Grill'd taps Salesforce to keep burger sales flowing

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Grill'd taps Salesforce to keep burger sales flowing

Part of a broader digital transformation.

Burger chain Grill’d tapped into Salesforce to help stand up new delivery and contactless pickup options for customers that could no longer eat-in due to the coronavirus pandemic.

General manager of digital Anna Kismet told the Salesforce Live for Retail & Consumer Goods summit that pre-COVID, 70 percent of the Grill’d business was from dining.

“We have 150 locations around Australia and on any given day 25,000 customers come through the doors so this obviously had a significant impact,” Kismet said.

“[It was] nothing short of an existential crisis for us. We really had to work hard to find different ways to serve those customers.”

Kismet and CRM & loyalty manager Ryan D’Souza had already spent the past two years laying technology foundations with partners including Salesforce.

Salesforce’s sales and marketing cloud platforms underpin Grill’d’s membership program, Relish, as well as the administration of Local Matters, a scheme where diners place bottle caps into jars assigned to different community groups, and the group with the most caps gets the largest donation.

Given Salesforce’s role in digitally transforming these aspects of the Grill’d business over the years, it made sense for the company to look at how Salesforce might also help it bring money in during the pandemic.

“We looked to our technology stack and our partners to see how we can quickly pivot from a dining business to a channel business and continue to operate,” Kismet said.

The previous work on Relish’s foundations meant Grill’d already had a way to communicate with customers “in a very relevant and contextual way,” Kismet said.

“[We were also] able to manipulate and roll out technology to answer their needs,” she said.

Kismet categorised the immediate needs of Grill’d as delivery and contactless pickup.

“Delivery has always been on the rise in Australia but being able to launch it on 26 March - six days after the real cataclysmic event [of the restaurant shutdowns] that we experienced … gave us a really good kick,” she said.

“Also, pickup is still a large percentage of our business so we partnered with Salesforce and literally within the space of 24 hours rolled out a dashboard where team members can trigger an SMS notification to the customer to come in and safely pick up their takeaway packages.”

Grill’d saw a large increase in sign-ups to Relish during the period, and that led to strong online sales growth, though this has been tempered by the re-opening of in-store dining.

“From a financial … contribution perspective, we actually more than doubled the percentage of total sales [from online] during this period, and whilst that has actually softened as restaurant dining has re-opened, we’ve continued to have that higher level than pre-COVID times,” D’Souza said.

The digital lead-up

Salesforce’s sales cloud is “the brains” behind Relish, while marketing cloud is “the communication arm”, according to D’Souza.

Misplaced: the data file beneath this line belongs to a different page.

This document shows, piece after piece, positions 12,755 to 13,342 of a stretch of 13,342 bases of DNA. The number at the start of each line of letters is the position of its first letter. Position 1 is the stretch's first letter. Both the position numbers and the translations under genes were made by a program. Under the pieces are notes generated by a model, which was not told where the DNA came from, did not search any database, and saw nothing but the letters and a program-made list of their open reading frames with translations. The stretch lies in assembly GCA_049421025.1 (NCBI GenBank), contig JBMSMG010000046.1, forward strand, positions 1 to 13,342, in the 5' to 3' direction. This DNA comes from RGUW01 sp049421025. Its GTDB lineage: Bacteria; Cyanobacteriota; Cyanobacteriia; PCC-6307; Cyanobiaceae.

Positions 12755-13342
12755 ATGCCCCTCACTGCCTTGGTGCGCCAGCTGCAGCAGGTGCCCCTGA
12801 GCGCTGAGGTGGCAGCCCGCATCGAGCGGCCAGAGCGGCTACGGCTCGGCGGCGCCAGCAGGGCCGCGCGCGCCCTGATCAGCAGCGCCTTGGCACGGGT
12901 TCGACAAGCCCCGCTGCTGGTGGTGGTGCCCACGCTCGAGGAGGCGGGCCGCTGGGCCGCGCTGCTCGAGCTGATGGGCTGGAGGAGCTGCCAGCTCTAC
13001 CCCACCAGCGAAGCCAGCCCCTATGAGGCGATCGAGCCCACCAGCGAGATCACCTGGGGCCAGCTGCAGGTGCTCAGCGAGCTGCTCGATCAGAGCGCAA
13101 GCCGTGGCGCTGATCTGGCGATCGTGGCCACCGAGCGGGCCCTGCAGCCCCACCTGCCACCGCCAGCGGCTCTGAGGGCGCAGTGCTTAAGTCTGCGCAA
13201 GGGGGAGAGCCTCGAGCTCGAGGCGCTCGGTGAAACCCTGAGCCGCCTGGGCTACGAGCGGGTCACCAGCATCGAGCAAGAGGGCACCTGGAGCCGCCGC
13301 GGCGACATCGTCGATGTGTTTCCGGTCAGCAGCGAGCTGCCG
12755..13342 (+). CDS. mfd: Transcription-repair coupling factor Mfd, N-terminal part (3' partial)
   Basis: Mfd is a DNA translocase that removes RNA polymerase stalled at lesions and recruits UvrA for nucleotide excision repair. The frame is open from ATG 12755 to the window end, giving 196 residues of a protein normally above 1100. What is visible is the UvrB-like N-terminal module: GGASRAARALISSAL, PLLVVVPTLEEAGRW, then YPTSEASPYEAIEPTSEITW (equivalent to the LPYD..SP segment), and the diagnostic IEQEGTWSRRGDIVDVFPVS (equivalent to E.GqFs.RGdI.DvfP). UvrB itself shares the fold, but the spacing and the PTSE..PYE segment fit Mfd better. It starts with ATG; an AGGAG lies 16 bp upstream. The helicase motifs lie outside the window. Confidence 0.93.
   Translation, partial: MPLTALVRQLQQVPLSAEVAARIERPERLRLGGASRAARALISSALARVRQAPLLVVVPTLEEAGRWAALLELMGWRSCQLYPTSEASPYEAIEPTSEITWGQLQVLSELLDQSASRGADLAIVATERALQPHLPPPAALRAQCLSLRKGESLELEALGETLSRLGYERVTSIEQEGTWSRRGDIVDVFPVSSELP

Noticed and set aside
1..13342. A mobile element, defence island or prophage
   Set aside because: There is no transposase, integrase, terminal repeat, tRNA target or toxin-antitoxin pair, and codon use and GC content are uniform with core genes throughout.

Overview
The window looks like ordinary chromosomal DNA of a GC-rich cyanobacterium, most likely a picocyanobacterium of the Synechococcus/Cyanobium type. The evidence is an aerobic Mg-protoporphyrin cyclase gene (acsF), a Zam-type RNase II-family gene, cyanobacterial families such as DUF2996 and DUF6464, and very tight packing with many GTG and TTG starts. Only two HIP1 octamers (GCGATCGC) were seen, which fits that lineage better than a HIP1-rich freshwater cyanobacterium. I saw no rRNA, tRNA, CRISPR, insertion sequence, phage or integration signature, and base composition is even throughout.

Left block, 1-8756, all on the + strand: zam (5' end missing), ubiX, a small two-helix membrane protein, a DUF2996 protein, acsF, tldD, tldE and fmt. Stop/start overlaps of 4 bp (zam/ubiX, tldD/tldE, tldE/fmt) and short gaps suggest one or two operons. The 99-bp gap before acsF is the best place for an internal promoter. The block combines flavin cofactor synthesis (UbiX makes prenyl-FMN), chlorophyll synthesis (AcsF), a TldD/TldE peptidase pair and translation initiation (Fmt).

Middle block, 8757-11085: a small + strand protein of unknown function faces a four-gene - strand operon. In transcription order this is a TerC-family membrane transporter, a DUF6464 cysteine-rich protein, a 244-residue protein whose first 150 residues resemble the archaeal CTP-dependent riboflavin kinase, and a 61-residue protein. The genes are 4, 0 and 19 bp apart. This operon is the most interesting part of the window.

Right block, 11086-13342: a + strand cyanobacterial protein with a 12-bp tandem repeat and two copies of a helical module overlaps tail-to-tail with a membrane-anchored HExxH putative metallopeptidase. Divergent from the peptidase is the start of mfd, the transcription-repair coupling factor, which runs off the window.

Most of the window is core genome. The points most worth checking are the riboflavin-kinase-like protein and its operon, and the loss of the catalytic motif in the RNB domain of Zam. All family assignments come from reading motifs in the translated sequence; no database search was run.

“Overall, Salesforce touches and influences every part of Relish and all these technologies we’ve built upon Salesforce we continue to evolve and enhance as we move forward.”

The Local Matters program, meanwhile, has been re-platformed onto a mix of sales cloud and Salesforce communities.

“At Grill’d we always aim to support our communities and try to give back where we can,” D’Souza said.

“One of those ways we look at giving back and supporting our community is via the Local Matters program. 

“The Local Matters program essentially supports three new local community groups or charities per month per restaurant. 

“So if I do my maths correctly that’s about 420 community groups each month that are not only given exposure because they are seen by our customers in our restaurants but also on our website, but also Grill’d actually donate to these community groups.”

The administration of Local Matters used to be heavily manual. 

“We had a very unreliable legacy database, multiple calculators getting crunched, and also Outlook,” D’Souza said.

“The problem that we actually wanted to solve was to make the application process for the groups easier, along with an easier selection process for our restaurants, and also to automate the assessment process, because overall the old way of running Local Matters used to take a minimum seven days out of someone’s work schedule.”

Community groups and charities that want to participate now fill out an application form hosted in sales cloud, which automatically pushes data to the restaurants (or flags problems with an application, giving the group a chance to correct it). 

It is also much easier now for the individual restaurants to “select the groups [each month] and also the winners.” 

“Essentially what we did was we actually utilised Salesforce communities that we connected to our sales cloud instance to offer a portal for our restaurants to actually go in and within three clicks select the three groups,” D’Souza said.

“They can also select groups ahead of time, so if you wanted to you could select groups two months down the track, and also within three clicks they can select their winners and that is it.”

D’Souza said the proof of the transformation was in the number of groups that had signed up to the program, and in fewer drop-offs from the application process.

“The feedback we’re getting is the whole system is easy to use,” he said.

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